Nicky Henderson believes it would be “unfair” to judge Shishkin on his performance in the Ladbrokes King George VI Chase at Kempton Park on Boxing Day (Tuesday 26th December) but still expects him to run well after describing him as the “forgotten person” in the race.
The talented nine-year-old, who is one of eight going forward for the Grade One feature race following today’s five-day confirmation stage, made headlines for all the wrong reasons on his intended comeback in last month’s 1965 Chase at Ascot after planting himself at the start and refusing to race in the Grade Two prize.
An outing in the Rehearsal Chase at Newcastle was supposed to be the Sholokhov’s gelding next port of call, but those plans were scuppered after the meeting fell victim to the weather, which led to connections turning to the rearranged Fighting Fifth Hurdle, which was salvaged from the same card.
However, testing conditions at Sandown Park resulted in that appearance being shelved, with Shishkin declared a non-runner on the day of the meeting to leave him entering the £250,000 contest without having had a prep run.
And although Henderson feels the lack of a recent run could cost Shishkin his chances of success, he is optimistic that the Joe and Marie Donnelly-owned gelding will still acquit himself well in the three mile test after impressing in a recent schooling session.
Henderson said: “I’ve been saying all along I don’t see how you can win a King George without a race and the answer is you can’t. On the other hand, we have got nowhere else to go as there isn’t another race until the Cotswold Chase.
“If I ran him at Sandown I would have bottomed him and he wouldn’t go to the King George, so therefore I had to take him home and run him straight in this.
“Having said that he has been going, for him, really well, and his schooling the other morning was fantastic. I’m not going to sit here and tell you he can win a King George, but I do think he can run very well.
“He is the sort of forgotten person in the race, and no one has mentioned him. The only thing I would say is don’t judge him on this because I think it is very unfair coming into a race like this without a run.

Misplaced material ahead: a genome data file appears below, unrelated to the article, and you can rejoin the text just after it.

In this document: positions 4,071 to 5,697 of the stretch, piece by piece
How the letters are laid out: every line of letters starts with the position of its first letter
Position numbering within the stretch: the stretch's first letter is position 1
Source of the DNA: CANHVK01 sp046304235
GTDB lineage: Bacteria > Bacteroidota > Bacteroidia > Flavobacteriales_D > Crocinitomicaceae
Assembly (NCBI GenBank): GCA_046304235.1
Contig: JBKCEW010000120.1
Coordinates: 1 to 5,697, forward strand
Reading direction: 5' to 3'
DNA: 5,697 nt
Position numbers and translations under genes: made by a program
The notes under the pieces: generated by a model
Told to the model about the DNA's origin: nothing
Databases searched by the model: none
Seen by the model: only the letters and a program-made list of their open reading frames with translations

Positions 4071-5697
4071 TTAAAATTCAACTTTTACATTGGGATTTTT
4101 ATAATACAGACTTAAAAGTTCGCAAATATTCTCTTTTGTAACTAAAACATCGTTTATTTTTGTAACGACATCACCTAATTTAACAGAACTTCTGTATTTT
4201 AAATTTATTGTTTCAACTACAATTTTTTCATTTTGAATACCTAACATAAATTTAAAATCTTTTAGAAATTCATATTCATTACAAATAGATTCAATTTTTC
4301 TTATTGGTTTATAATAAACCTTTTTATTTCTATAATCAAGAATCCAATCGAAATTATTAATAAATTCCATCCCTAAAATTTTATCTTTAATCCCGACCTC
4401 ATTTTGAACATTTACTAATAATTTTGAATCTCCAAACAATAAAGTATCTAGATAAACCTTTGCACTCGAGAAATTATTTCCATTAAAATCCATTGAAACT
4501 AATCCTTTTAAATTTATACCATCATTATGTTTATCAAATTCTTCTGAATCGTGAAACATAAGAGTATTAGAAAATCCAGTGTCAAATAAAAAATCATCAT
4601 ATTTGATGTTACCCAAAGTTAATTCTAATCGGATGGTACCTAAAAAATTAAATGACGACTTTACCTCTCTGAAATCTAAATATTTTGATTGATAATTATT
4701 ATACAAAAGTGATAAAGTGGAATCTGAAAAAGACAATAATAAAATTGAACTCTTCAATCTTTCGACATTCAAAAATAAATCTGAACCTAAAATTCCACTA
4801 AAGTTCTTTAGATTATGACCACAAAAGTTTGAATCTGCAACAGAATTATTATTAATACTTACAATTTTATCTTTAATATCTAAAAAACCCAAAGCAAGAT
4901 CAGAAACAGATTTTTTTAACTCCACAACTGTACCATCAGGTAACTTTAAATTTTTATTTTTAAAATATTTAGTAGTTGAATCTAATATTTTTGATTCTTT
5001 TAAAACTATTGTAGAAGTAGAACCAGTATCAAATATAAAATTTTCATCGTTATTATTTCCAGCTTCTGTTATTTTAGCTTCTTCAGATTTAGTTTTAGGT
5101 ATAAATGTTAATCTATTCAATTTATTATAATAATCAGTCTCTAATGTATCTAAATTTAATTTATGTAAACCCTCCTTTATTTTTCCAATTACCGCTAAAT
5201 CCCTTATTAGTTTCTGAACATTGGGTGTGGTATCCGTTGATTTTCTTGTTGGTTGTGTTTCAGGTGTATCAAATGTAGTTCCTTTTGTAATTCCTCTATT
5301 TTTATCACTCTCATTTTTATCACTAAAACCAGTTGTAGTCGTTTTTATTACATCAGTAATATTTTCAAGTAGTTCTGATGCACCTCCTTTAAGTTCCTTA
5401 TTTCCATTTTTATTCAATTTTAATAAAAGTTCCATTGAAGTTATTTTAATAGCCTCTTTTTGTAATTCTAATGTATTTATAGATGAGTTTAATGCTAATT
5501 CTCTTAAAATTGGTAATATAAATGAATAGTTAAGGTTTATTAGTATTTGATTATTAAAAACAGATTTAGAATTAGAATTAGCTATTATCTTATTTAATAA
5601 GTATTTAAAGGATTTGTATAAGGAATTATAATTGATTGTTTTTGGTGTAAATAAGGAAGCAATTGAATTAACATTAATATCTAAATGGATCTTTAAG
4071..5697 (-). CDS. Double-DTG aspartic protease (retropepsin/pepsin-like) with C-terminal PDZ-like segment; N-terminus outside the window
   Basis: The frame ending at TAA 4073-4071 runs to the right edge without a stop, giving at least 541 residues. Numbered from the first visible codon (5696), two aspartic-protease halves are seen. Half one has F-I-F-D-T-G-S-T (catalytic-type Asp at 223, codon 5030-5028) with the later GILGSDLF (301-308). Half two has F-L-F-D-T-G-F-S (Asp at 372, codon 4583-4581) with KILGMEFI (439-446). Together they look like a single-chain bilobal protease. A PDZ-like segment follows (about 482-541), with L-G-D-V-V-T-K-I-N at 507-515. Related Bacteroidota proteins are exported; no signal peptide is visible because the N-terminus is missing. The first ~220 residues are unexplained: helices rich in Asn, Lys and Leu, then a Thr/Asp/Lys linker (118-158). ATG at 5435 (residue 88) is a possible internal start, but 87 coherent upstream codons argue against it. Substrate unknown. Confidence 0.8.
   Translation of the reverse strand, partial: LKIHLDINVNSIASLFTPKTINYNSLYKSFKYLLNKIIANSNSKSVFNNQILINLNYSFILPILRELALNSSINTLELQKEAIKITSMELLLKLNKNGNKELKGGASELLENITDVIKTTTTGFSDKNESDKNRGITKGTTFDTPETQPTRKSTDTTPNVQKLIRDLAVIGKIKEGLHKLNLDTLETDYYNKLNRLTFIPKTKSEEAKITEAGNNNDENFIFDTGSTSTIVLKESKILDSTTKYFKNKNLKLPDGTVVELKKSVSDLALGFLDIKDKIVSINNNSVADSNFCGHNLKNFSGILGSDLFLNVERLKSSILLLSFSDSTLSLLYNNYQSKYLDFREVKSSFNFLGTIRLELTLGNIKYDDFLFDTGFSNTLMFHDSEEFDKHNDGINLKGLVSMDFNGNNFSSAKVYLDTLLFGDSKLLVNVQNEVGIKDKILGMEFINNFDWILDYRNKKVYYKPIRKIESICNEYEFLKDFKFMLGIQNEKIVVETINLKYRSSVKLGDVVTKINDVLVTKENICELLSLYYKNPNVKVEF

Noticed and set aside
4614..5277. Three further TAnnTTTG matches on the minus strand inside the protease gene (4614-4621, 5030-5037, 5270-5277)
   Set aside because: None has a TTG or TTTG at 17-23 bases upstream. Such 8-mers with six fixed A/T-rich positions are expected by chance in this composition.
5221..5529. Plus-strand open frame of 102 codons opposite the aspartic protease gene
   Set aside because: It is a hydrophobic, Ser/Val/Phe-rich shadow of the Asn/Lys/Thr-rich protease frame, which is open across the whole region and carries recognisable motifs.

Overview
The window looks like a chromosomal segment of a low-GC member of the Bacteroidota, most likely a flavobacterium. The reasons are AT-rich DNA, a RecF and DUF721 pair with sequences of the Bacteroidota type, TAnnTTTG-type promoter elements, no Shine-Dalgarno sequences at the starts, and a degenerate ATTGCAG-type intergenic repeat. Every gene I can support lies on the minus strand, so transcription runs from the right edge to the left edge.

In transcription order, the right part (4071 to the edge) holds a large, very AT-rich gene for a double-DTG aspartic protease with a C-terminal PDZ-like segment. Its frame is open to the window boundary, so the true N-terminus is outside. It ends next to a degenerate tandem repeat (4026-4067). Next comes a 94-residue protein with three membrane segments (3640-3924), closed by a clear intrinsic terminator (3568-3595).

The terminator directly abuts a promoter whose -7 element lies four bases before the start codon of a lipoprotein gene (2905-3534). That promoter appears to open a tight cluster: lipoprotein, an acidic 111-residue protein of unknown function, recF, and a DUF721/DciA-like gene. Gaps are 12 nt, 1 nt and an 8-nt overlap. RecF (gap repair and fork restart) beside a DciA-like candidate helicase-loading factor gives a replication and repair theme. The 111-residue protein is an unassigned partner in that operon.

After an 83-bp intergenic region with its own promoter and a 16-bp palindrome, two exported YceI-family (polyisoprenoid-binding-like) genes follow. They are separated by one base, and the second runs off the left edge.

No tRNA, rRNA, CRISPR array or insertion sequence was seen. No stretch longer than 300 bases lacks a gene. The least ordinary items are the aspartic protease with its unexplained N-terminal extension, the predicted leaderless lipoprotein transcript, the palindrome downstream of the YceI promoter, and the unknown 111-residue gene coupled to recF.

“It doesn’t mean there aren’t bigger and better things to come. He might run very well and not quite get home (in front).”
While nothing is guaranteed in racing Henderson is confident there will be no repeat of his Ascot antics down at the start of the King George after taking steps to ensure a similar scenario will not occur.
Henderson added: “George (Daly, assistant trainer) will go down to the start with him as he knows him really well. We can’t do anything else.
“Charlie Brooks mentioned a hunting horn, but Barney (Clifford, Clerk of the Course at Kempton Park) won’t let me get up a tree and blow it!”
In addition to his regular work on the Seven Barrows handler’s gallops Shishkin has also benefited from a spell with 2012 London Olympics team eventing silver medallist, and Cheltenham Racecourse committee member, Zara Tindall.
Henderson added: “Constitution Hill is the A,B,C of training horses and you point him in the right direction. He is very straightforward as he has got a very good temperament. Shishkin is very straightforward, but the early part of the season with him is probably the most difficult.
“That was a bit to do with what happened at Ascot. When he is fresh he is a bit of a plonker.
“I sent him to Zara Tindall to go and do some work with her. It was good conditioning and dressage work to get some manners on him and get the basics done. He really enjoyed it.
“That first month we sent him to Zara and that was going back into August. She did a great job and I think she enjoyed having him.”
Relatively few winners of the Supreme Novices’ Hurdle at the Cheltenham Festival go on to establish themselves as staying chasers, but Shishkin proved he is exactly that in the Grade One Aintree Bowl over 3m 1f on his final start last season.
And with no stamina concerns, Henderson expects Shishkin to cope fine with the demands he will face in the King George, despite the lack of a run so far this term.
He went on: “The trouble with Kempton Park is that some people think it is an easy three miles because it is flat and fast.
“It is not a stamina track, except in the King George you have got to stay and be fit, because this is the one race where there is no hiding place.
“There isn’t a place where they can take a blow or have a breather. You jump, jump, jump, then go flat out around a bend then go jump, jump, jump.
“It is all go, go, go. I remember when we ran Remittance Man in it. I think Jamie Osborne would probably say we rode him wrong as he took it up too soon and he didn’t really stay.
“When he (Shishkin) won the Supreme (in 2020) he was a very good horse, and he is still a very good horse.
“It has taken us a bit longer than it should have done to make us realise he is a three miler and not a two miler, but if you win the Supreme not surprisingly you are thinking along the two mile route, not three. He has proven what he can do over three so let’s stick to it now.”